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Liability and financial concerns sink school safety bill


A bill promoting new school safety regulations was rejected by the Senate education committee.

The proposal would have codified what primary sponsor Sen. Brent Hoffman described as ‘best practices.’ That includes requirements for school resource officers or ‘sentinel’ employees, locked door policies and an anonymous tipline for students.

It’s a topic Hoffman said he researched extensively in the legislative offseason.

“We can do better - we must do better," Hoffman said. "Some schools have a much better posture than others. Particularly, our more urban schools that are better resourced and better prepared. Some have a very robust program, some don’t view it as a threat and take it as seriously as others, frankly, but there’s a wide range of results that you see among that population sample that we took.”

Opposition largely focused on the expense and burden placed on school districts. While Associated School Boards of South Dakota executive director Doug Wermedal commended Hoffman’s effort, he said there were too many hurdles.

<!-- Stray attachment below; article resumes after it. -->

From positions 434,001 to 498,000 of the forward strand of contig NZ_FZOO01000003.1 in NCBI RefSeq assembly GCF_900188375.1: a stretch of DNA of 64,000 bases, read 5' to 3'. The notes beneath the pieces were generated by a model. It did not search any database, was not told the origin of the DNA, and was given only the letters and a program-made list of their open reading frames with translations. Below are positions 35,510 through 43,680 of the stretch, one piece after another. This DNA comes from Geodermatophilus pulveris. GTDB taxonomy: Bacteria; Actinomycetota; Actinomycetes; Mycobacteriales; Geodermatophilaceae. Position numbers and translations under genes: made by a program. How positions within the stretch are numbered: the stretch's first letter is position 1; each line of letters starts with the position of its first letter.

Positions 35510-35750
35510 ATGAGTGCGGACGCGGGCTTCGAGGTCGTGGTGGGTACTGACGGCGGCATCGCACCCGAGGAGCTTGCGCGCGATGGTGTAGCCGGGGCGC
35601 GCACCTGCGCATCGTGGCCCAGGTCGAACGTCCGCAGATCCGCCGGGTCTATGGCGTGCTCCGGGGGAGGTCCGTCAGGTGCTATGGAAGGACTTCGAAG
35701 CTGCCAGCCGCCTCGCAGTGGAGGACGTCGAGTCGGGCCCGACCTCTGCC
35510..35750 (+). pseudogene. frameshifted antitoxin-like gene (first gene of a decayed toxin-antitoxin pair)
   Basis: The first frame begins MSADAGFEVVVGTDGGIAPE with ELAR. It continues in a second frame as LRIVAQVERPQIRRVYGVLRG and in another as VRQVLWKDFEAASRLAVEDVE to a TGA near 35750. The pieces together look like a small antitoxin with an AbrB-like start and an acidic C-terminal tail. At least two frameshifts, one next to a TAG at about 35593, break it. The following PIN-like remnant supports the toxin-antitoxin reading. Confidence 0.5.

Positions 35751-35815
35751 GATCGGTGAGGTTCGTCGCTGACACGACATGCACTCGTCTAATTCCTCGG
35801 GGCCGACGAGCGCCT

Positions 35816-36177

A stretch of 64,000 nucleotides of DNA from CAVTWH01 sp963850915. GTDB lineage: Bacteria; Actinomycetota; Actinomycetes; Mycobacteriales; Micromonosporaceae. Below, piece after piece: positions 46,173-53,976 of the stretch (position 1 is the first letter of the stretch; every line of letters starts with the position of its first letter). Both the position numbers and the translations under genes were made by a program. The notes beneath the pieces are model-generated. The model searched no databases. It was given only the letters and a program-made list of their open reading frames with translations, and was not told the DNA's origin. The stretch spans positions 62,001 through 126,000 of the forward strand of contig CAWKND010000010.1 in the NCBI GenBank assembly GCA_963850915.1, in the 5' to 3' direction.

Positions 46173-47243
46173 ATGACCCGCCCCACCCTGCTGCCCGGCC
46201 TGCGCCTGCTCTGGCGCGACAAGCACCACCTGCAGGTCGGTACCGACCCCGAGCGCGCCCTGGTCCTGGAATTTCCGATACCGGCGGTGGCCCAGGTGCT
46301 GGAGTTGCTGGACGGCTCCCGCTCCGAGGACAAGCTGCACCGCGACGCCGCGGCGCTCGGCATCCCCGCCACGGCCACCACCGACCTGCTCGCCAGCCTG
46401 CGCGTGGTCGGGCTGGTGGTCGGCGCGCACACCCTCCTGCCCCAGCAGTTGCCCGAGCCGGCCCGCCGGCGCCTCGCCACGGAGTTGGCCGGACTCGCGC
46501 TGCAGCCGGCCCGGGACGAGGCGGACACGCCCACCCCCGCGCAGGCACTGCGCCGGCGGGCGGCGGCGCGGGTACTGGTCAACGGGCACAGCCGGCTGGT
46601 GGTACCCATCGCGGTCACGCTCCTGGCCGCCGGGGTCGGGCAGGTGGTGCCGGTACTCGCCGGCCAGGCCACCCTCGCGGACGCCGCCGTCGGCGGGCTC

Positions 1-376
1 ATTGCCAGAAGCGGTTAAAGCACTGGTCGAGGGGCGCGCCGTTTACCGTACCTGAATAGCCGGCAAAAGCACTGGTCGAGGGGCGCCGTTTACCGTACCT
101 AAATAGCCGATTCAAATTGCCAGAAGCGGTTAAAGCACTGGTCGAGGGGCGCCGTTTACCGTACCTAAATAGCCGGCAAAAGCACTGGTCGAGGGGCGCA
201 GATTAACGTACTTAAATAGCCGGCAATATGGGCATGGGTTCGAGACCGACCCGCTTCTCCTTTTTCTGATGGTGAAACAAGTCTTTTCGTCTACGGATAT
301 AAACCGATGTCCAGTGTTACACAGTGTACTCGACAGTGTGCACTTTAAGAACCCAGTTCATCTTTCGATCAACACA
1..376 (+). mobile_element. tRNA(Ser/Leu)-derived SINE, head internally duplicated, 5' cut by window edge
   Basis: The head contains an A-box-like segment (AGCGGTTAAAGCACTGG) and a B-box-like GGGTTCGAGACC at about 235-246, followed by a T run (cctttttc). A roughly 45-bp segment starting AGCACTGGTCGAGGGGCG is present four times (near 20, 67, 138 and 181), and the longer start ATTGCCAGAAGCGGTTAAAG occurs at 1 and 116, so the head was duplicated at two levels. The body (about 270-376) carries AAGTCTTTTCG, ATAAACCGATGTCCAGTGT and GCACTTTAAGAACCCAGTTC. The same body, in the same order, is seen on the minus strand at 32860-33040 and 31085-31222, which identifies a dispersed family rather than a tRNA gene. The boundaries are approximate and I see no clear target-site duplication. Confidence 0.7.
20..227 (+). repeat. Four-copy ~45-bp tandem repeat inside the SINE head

“The standard that the bill appears to call for is almost omniscience versus vigilance, and that’s difficult to achieve," Wermedal said. "By putting it into statute, you create the liability for the state, for the law enforcement officers who would be partners in this, and certainly for the schools. The bill does address this later on, but it does not give schools immunity the way it gives law enforcement officials.”

Additionally, representatives for the state Education Association, the Sioux Falls School District, the Large School Group, and the Bureau of Finance and Management spoke in opposition to the bill.

The committee defeated the bill in a 5-2 vote Thursday.

C.J. Keene is a Rapid City-based journalist covering the legal system, education, and culture